D.1 Attendance D.1.1. Students MUST attend all lectures. You are only allowed to be absent if you have reasonable and/or justifiable excuse/s (i.e. emergency, illness, official exemption from school, accident, etc.). If you fail to attend a lecture, but do have reasonable and/or justifiable excuse/s, you are required to furnish the course lecturer with an official letter together with any document/proof from the relevant authority that supports your reasons (i.e. medical certificate/letter from UMS panel of doctors). If you do not have any letter/ document of support, but you have what you deem as a strong/valid reason to be absent, you are still required to furnish the course lecturer with a show-cause letter explaining the reason/s for your non-attendance. Students, who go absent without official leave (AWOL), and fail to provide any show-cause letter, shall be penalised and automatically given grade D. You must be honest in explaining your failure to attend my lectures. If there is proof that a student has been dishonest, he/she shall be penalised and given grade E.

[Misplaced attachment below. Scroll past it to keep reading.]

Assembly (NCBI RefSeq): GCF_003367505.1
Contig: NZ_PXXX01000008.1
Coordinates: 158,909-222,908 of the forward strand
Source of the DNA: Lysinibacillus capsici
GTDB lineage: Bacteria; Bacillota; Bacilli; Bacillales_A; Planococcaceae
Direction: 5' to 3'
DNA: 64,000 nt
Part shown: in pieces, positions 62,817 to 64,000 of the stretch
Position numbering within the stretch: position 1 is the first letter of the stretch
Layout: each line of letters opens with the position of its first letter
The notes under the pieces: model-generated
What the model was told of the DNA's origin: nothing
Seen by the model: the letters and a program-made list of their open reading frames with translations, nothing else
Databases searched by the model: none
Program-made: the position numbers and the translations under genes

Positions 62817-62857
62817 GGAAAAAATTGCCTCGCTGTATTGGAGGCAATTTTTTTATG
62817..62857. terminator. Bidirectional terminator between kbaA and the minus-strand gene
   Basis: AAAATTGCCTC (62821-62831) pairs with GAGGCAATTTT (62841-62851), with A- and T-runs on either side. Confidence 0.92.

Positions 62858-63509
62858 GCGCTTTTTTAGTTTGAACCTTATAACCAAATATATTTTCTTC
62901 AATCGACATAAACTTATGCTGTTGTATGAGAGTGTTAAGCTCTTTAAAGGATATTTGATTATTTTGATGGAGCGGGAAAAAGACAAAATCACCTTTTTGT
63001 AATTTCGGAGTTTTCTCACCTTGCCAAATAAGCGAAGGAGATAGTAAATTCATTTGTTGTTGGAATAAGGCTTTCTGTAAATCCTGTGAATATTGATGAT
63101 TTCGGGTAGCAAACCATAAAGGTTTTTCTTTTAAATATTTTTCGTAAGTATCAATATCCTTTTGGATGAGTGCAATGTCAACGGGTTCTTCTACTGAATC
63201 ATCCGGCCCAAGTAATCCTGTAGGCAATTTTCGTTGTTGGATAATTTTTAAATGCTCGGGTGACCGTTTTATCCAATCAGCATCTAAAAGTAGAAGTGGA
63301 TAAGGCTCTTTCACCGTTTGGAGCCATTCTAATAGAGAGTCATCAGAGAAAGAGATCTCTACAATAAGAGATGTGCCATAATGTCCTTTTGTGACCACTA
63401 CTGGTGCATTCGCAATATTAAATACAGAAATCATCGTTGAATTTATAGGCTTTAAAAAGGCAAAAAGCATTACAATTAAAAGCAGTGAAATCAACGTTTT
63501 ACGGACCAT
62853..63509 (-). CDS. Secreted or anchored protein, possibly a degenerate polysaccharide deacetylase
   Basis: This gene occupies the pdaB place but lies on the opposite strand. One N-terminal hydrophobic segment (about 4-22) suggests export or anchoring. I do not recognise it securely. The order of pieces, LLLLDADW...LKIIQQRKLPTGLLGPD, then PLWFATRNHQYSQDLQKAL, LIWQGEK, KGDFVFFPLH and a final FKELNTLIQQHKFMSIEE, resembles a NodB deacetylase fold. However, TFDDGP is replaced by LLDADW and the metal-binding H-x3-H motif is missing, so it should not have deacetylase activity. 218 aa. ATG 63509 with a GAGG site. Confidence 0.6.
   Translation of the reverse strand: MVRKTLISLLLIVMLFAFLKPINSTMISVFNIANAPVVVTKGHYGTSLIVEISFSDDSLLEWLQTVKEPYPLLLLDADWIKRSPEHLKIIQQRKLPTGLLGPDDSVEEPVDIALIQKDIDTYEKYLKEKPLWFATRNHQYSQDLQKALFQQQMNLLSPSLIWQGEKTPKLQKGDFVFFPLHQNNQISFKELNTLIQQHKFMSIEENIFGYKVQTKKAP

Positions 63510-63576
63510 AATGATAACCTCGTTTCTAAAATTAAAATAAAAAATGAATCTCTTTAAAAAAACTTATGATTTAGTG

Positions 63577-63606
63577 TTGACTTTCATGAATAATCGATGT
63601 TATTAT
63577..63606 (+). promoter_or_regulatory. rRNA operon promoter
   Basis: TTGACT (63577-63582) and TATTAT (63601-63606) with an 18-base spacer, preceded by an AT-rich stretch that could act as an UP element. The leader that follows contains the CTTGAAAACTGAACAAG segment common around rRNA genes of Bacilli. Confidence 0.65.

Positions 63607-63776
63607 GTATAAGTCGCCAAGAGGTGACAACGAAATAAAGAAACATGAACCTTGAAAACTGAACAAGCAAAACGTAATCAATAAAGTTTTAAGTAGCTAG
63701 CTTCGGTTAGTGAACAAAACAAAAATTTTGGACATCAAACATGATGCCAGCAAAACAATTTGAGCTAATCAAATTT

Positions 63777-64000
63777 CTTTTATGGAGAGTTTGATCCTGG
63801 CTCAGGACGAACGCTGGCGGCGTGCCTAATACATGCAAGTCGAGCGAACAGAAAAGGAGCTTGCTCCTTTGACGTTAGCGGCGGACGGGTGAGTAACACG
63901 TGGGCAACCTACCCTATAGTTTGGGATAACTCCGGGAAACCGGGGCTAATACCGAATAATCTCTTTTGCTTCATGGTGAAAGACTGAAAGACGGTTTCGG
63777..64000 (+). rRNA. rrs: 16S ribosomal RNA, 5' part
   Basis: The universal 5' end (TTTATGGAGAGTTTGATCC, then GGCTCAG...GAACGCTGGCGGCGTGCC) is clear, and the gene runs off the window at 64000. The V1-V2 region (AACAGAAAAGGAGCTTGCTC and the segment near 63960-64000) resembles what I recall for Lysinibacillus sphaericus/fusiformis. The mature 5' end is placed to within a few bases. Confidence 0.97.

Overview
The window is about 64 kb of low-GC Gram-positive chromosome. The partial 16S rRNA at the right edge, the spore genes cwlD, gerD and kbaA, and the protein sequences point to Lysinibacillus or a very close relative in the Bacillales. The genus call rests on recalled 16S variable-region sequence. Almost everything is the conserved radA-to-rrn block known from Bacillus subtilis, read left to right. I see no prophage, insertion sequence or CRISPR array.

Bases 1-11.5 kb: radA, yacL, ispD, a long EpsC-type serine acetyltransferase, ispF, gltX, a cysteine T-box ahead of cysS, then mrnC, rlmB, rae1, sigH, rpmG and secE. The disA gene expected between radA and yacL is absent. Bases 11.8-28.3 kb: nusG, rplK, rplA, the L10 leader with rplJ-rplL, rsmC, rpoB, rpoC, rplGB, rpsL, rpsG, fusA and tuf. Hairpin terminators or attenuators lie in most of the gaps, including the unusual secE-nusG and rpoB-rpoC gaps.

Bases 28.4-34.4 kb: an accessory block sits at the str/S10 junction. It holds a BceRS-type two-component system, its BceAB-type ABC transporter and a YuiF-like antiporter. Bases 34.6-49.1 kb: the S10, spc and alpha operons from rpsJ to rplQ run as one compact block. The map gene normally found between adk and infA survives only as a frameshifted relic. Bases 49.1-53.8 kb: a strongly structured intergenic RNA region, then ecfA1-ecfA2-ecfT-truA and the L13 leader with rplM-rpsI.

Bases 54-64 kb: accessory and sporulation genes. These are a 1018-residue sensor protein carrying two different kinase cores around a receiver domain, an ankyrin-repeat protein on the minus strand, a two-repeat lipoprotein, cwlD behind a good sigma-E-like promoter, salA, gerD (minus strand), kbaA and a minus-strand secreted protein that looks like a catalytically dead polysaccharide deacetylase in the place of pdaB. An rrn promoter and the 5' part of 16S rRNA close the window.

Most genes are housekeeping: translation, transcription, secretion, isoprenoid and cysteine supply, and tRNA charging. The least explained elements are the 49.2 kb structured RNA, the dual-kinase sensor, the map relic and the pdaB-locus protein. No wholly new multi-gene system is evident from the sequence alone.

D.1.1.2. Attendance Sheet

I will be distributing the attendance sheet during every lecture, and you are required to put your initials/signature on the respective lecture date found on the sheet. You are strictly not allowed to sign in for the other lecture dates in the attendance sheet. Students found to have committed this grave offense shall be penalised and automatically given grade D. You are strictly not allowed to sign in on behalf of your colleagues/lecture mates who are absent. I will be conducting occasional and random checks. Any student absent from a specific lecture day/date, but found to have their signature/initials on the related space/box in the attendance sheet shall be penalized and given grade E. The student who signed on behalf (deemed as conspirator) shall be equally penalised, and given a similar grade. You are not allowed to leave the lecture hall at any time when the lecture is commencing without permission from the course lecturer. Only the lecturer has the right to end the lecture. Students found to have left the lecture hall without permission before the end of the lecture session will be required to give the lecturer a valid explanation for this act of disobedience. Failure to do so, and/or if the explanation is found to be unsatisfactory, the student shall be penalized and given grade D.